Theoremisrusgusrgcl 26460 A graph represented by a class is a k-regular undirected simple graph iff it is an undirected simple graph and a k-regular graph. (Contributed by AV, 2-Jan-2020.)
((𝐺 ∈ (𝑋 × 𝑌) ∧ 𝐾𝑍) → (𝐺 RegUSGrph 𝐾 ↔ (𝐺 ∈ USGrph ∧ 𝐺 RegGrph 𝐾)))

Theoremisrgrac 26461* The property of being a k-regular graph represented by a class. (Contributed by AV, 3-Jan-2020.)
((𝐺 ∈ (𝑋 × 𝑌) ∧ 𝐾𝑍) → (𝐺 RegGrph 𝐾 ↔ (𝐾 ∈ ℕ0 ∧ ∀𝑝 ∈ (1st𝐺)(( VDeg ‘𝐺)‘𝑝) = 𝐾)))

Theoremisrusgrac 26462* The property of being a k-regular undirected simple graph represented by a class. (Contributed by AV, 3-Jan-2020.)
((𝐺 ∈ (𝑋 × 𝑌) ∧ 𝐾𝑍) → (𝐺 RegUSGrph 𝐾 ↔ (𝐺 ∈ USGrph ∧ 𝐾 ∈ ℕ0 ∧ ∀𝑝 ∈ (1st𝐺)(( VDeg ‘𝐺)‘𝑝) = 𝐾)))

Theorem0egra0rgra 26463 A graph is 0-regular if it has no edges. (Contributed by Alexander van der Vekens, 8-Jul-2018.)
𝑣𝑣, ∅⟩ RegGrph 0

Theorem0vgrargra 26464* A graph with no vertices is k-regular for every k. (Contributed by Alexander van der Vekens, 10-Jul-2018.)
(𝐸𝑉 → ∀𝑘 ∈ ℕ0 ⟨∅, 𝐸⟩ RegGrph 𝑘)

Theoremcusgraisrusgra 26465 A complete undirected simple graph with n vertices (at least one) is (n-1)-regular. (Contributed by Alexander van der Vekens, 10-Jul-2018.)
((𝑉 ComplUSGrph 𝐸𝑉 ∈ Fin ∧ 𝑉 ≠ ∅) → ⟨𝑉, 𝐸⟩ RegUSGrph ((#‘𝑉) − 1))

Theorem0eusgraiff0rgra 26466 An undirected simple graph is 0-regular iff it has no edges. (Contributed by Alexander van der Vekens, 12-Jul-2018.)
(𝑉 USGrph 𝐸 → (⟨𝑉, 𝐸⟩ RegGrph 0 ↔ 𝐸 = ∅))

Theoremcusgraiffrusgra 26467 A finite undirected simple graph with n vertices is complete iff it is (n-1)-regular. Hint: If the definition of RegGrph allowed for 𝑘 ∈ ℤ, then the assumption 𝑉 ≠ ∅ could be removed. Furthermore, if the definition of RegGrph also allowed for 𝑘 ∈ (ℤ ∪ {+∞}), then the theorem would also hold for inifinite graphs. (Contributed by Alexander van der Vekens, 14-Jul-2018.)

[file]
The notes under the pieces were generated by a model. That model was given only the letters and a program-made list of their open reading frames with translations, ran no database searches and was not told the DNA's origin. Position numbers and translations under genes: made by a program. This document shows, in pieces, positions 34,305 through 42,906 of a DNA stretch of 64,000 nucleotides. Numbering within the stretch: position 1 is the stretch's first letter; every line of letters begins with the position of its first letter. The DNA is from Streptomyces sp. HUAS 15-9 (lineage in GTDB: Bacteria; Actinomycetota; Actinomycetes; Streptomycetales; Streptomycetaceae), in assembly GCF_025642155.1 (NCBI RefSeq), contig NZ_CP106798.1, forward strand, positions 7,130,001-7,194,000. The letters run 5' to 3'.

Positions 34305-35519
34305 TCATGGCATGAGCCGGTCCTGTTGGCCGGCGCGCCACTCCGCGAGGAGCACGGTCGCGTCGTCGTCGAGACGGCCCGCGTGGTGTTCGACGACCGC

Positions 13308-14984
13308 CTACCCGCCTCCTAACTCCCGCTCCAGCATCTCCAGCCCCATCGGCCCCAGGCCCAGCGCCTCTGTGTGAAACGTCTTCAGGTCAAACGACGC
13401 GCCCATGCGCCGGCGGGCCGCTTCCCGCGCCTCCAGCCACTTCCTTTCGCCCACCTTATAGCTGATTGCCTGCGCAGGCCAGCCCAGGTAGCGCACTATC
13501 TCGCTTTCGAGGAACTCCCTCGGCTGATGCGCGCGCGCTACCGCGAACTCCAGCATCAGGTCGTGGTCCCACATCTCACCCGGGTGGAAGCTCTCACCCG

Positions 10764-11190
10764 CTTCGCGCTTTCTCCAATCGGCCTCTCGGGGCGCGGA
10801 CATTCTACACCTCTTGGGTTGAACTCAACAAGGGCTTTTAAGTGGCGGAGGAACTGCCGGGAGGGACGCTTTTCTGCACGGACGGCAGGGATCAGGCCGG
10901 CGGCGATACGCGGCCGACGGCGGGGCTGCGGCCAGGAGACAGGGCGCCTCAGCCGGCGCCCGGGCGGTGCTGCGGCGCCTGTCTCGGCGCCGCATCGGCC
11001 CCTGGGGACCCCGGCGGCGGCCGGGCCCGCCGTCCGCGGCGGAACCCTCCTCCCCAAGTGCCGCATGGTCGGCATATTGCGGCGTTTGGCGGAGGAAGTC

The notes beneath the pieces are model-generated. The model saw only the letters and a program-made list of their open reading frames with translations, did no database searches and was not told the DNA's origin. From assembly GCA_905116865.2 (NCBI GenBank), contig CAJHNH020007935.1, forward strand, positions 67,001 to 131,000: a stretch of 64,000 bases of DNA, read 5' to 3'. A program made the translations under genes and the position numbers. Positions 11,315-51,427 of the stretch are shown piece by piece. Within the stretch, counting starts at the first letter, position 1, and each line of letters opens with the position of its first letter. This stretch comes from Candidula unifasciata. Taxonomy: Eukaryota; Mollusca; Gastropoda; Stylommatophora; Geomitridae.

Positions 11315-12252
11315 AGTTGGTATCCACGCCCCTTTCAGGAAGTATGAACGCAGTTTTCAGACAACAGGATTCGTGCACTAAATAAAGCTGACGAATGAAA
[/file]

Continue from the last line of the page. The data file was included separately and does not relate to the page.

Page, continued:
((𝑉 USGrph 𝐸𝑉 ∈ Fin ∧ 𝑉 ≠ ∅) → (𝑉 ComplUSGrph 𝐸 ↔ ⟨𝑉, 𝐸⟩ RegUSGrph ((#‘𝑉) − 1)))

Theorem0eusgraiff0rgracl 26468 An undirected simple graph represented by a class is 0-regular iff it has no edges. (Contributed by AV, 3-Jan-2020.)
(𝐺 ∈ USGrph → (𝐺 RegGrph 0 ↔ (Edges‘𝐺) = ∅))

Theoremrusgraprop2 26469* The properties of a k-regular undirected simple graph expressed with neighbors. (Contributed by Alexander van der Vekens, 26-Jul-2018.)
(⟨𝑉, 𝐸⟩ RegUSGrph 𝐾 → (𝑉 USGrph 𝐸𝐾 ∈ ℕ0 ∧ ∀𝑝𝑉 (#‘(⟨𝑉, 𝐸⟩ Neighbors 𝑝)) = 𝐾))

Theoremrusgraprop3 26470* The properties of a k-regular undirected simple graph expressed with edges. (Contributed by Alexander van der Vekens, 26-Jul-2018.)
(⟨𝑉, 𝐸⟩ RegUSGrph 𝐾 → (𝑉 USGrph 𝐸𝐾 ∈ ℕ0 ∧ ∀𝑝𝑉 (#‘{𝑛𝑉 ∣ {𝑝, 𝑛} ∈ ran 𝐸}) = 𝐾))

Theoremrusgraprop4 26471* The properties of a k-regular undirected simple graph expressed with trailing edges of walks (as words). (Contributed by Alexander van der Vekens, 2-Aug-2018.)
(⟨𝑉, 𝐸⟩ RegUSGrph 𝐾 → (𝑉 USGrph 𝐸𝐾 ∈ ℕ0 ∧ ∀𝑝 ∈ Word 𝑉(𝑝 ≠ ∅ → (#‘{𝑛𝑉 ∣ {( lastS ‘𝑝), 𝑛} ∈ ran 𝐸}) = 𝐾)))

Theoremrusgrasn 26472 If a k-regular undirected simple graph has only one vertex, then k must be 0. (Contributed by Alexander van der Vekens, 4-Sep-2018.)
(((#‘𝑉) = 1 ∧ ⟨𝑉, 𝐸⟩ RegUSGrph 𝐾) → 𝐾 = 0)

17.1.7.2  Walks in regular graphs